Think about this: even if you’re brilliant, you’ll never be as successful as you could be. Why? Because you will constantly use time and energy to support your addiction instead of investing all of it in your own living and growing and expanding and maturing and being an encouragement to other people.
Let me ask you some questions and let’s find out if you’re addicted. Pick the behavior you think you’re struggling with — it might be shopping, or overeating, or overspending, or drugs, or porn. These principles apply no matter what the addiction is, whether substance or activity, so let’s walk through this together.
The first question: Have you tried to stop? Like most addicts, we’ve tried to stop again and again. Many people I work with have said, “Yeah, I’ve stopped. I’ve stopped probably a thousand times, but I keep going back.”
Number two: I call it “read my lips.” This is where you have made some kind of promise to stop, but you really weren’t able to keep your promise. You might have said to your spouse, or your children, or your parents, or yourself, “Yeah I’ll stop doing that. I promise I won’t ever do that again.” Have you ever made a promise like this?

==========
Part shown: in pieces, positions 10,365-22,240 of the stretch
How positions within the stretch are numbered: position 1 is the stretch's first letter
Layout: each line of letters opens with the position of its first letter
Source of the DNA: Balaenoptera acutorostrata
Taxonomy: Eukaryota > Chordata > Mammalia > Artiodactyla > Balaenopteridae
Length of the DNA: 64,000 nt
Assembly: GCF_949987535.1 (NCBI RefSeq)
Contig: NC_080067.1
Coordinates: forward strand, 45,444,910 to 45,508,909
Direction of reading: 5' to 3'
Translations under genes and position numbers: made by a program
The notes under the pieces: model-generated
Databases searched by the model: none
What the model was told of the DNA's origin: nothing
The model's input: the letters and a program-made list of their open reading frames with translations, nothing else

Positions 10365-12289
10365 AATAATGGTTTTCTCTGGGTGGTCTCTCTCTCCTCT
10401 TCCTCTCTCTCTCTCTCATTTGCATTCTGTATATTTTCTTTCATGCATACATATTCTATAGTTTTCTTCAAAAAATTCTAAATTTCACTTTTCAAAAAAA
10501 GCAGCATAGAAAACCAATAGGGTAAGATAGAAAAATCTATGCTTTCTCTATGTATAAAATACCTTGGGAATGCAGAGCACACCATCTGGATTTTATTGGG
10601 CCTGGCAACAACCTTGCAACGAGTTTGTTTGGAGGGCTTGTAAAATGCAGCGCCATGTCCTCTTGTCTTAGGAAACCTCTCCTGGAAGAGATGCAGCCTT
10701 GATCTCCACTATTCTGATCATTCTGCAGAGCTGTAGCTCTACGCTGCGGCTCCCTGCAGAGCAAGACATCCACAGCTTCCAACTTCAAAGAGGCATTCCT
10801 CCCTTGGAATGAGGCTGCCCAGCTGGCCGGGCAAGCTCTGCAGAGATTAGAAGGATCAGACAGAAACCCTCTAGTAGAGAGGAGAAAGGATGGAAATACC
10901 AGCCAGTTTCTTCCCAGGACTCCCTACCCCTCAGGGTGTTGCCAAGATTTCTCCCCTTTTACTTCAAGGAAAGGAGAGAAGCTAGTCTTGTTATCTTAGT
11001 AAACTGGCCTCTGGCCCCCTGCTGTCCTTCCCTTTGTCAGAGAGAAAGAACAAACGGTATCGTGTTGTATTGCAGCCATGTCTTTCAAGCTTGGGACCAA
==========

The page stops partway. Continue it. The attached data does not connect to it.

Number three: Have you faced consequences? Financial, emotional, social…sometimes it’s a DUI, sometimes it’s getting caught by your partner or children. Maybe you lost a job or an opportunity. You have dealt with a consequence of some type because of this behavior.
Number four: Have you kept using even after that consequence? Consider whether you kept doing this behavior even though it cost you a relationship, time, money, or social status.
Number five: Do you have to do more and more to get the same result? If it’s pornography, maybe you started off with Playboy, but now you need to get into something really obscene to get your fix, or maybe you need to act it out with real people. If you started with Budweiser, now you’re into very strong whisky.
Number six: Is it taking more of your time? Look at how much time you have to dedicate to your addiction. You fantasize about it. You plan for it. Look at how much time you obsess over it, pursue it, engage in it, and then recover from it. Look at the amount of time you’ve been spending recently versus the amount of time you spent when you first started. Has that time increased?